Magnesium is found in the walnuts in this smoothie, as well as in the dairy. The orange and banana will also give you a welcome boost of vitamin C. Magnesium and vitamin C support the alcohol dehydrogenase enzyme that helps to break down the alcohol and eliminate it from the body. Magnesium also helps relax muscles, which will ease that hangover headache.
Breakfast of champions: Sourdough toast with poached eggs and mashed avocado is not only delicious, but the avocado will give you a huge hit of both magnesium and potassium (double win). Plus the eggs contain cysteine to breakdown the acetaldehyde, a key culprit of a hangover. Top it all off with a mug of fresh ginger tea - the anti-emetic (nausea reducing) properties of the ginger will soothe any tummy discomfort.
It’s best to go drug-free and nourish naturally, but if the hangover is raging and you're hitting the medicine cabinet, avoid aspirin or ibuprofen which could irritate the stomach further, opt instead for paracetamol.
6. Dining dos and don’ts
Do go self-catered for a healthier hen do. Studies suggest we consume around 200 more calories when we choose to eat out instead of cooking in. Extra butter, creamy sauces and the little extras you can avoid when preparing at home are the culprits.
Why not whip up a yummy brunch of Swiss bircher muesli, fruit platters, yoghurt, homemade smoothies and eggs. A delicious dinner idea would be something like baked fish or a salmon parcel, served with steamed veggies and jasmine rice.
Don’t worry if you don’t feel like cooking. Hire a personal chef to cater at home, you’ll be able to explain your dietary requirements and request a healthy meal option.
If you do prefer to eat out, many restaurants now cater for health-conscious customers with transparent menus, sometimes including calorie counts or lighter choices. Do call ahead and ask the restaurant to prepare a leaner set menu or a 'lighter' version of your favourite meal. Sushi is also a great choice, whilst Italian, Indian, Chinese and 'picky' meals like tapas, will have a higher fat and calorie content.
7. Get creative with snacks
Avoid massive bags of crisps, nuts or chocolate, and opt for some yummy snacks that will also add a touch of class to the hen do. Try smoked salmon blinis, but instead of using the traditional blini base make these even healthier by serving a twist of smoked salmon on a slice of cucumber with a dollop of crème fraiche and a pinch of dill.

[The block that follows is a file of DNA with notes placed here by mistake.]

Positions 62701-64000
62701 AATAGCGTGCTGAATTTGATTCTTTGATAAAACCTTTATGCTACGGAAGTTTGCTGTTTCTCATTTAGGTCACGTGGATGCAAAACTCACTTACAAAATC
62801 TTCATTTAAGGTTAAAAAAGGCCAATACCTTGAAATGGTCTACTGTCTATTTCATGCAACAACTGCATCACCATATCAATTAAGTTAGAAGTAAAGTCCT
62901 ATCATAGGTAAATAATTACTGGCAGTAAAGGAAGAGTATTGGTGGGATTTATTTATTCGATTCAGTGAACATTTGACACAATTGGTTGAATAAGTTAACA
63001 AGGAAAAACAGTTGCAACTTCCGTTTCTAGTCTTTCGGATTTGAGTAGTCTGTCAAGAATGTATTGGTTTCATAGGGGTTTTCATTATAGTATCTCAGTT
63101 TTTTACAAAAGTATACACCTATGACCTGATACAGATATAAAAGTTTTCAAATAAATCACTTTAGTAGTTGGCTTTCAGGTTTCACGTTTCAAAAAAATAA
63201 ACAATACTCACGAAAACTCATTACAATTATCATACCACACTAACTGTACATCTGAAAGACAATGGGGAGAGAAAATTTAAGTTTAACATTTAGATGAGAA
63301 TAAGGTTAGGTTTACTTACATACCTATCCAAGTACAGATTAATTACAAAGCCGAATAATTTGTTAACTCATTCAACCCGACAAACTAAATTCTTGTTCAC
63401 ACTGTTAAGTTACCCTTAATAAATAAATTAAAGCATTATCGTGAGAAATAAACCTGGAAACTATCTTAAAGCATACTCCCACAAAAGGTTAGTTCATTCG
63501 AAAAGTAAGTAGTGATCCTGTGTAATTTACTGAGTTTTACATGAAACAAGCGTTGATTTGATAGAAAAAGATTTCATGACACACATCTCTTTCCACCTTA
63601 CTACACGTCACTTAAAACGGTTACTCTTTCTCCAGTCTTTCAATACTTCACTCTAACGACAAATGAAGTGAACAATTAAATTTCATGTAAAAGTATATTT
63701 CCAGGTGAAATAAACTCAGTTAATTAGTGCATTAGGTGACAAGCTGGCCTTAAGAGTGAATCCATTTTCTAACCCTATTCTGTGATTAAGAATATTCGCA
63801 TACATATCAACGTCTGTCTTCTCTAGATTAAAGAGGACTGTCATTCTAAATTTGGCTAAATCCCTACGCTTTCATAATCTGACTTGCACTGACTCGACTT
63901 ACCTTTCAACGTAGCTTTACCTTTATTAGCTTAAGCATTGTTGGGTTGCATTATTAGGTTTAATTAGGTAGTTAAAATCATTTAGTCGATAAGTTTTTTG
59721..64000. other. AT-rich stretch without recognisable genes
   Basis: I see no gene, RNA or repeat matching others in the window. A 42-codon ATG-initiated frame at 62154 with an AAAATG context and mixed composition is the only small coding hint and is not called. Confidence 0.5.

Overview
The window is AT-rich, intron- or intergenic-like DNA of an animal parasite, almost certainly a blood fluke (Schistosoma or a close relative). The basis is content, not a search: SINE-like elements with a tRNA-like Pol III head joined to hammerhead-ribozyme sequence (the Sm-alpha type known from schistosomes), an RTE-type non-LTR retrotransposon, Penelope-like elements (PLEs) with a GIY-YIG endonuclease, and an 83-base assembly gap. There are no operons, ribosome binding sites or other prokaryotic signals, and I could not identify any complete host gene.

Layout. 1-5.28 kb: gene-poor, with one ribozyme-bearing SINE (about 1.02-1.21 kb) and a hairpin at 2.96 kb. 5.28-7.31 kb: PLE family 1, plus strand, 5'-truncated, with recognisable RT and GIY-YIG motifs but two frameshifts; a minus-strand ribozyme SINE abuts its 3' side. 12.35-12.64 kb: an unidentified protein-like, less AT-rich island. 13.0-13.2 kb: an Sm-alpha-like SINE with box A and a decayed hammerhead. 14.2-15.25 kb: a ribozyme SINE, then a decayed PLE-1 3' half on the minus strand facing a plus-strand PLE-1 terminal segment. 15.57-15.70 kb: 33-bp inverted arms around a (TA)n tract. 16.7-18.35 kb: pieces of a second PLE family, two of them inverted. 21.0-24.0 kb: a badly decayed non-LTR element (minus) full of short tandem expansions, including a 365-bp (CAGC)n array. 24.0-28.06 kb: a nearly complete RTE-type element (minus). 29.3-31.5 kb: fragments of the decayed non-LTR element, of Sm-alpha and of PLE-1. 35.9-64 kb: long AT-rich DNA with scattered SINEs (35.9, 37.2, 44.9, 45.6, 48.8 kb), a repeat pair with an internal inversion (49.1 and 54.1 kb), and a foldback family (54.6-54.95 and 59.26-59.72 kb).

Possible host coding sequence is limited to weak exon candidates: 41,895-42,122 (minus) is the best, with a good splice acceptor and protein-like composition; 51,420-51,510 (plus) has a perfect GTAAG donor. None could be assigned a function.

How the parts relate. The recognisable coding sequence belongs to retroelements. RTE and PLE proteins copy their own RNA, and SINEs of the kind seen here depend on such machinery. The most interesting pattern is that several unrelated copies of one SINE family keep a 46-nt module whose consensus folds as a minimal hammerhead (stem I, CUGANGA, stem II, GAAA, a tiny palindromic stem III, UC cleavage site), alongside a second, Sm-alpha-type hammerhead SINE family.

Fill up on colourful crudités, such as red and yellow pepper slices, carrots, cucumber, celery and baby tomatoes. If you lay them out in rows on trays they will also look more attractive than a bowl of crisps. Make your own healthy dips such as homemade guacamole and tzatziki.
8. Get active!
Hen party activities have moved on from the days of laser quest and pole dancing. Hen companies, such as Maximise hen weekends, offer everything from hip hop dancing to wet and wild weekends spent rafting or canyoning. To burn calories and have a good giggle at the same time, go for something wacky like the Mega Mix Triple Combo, where you will have a hilarious time trying the madcap activities of Disco Dodgeball, Bubble Football and various nostalgic old school sports day games.
Checking into a spa for the day is another healthy option that will leave you and the girls feeling gorgeous inside and out. Cowshed have developed the wonderful Pretty Parties – a day of pampering massages, nail and foot treatments, at their luxuriously rustic spas across London. Dinner is included and healthy requests catered for.
If craft or culture is more your thing, why not embark on a creative workshop or tick off a city on your travel bucket list. Anytime spent engrossed in sightseeing or an activity is better for you (and more memorable) than sitting in a bar drinking.
9. Blitz fit
If the energetic hen activities are not going to work for your group, avoid letting your fitness slip on the weekend with a couple of short video workouts. With just 10 minutes of exercise you can burn a ton of calories, boost the metabolism, lift your mood and start the day with a bang!
Find out more about Sarah O'Neill and her personal training services here.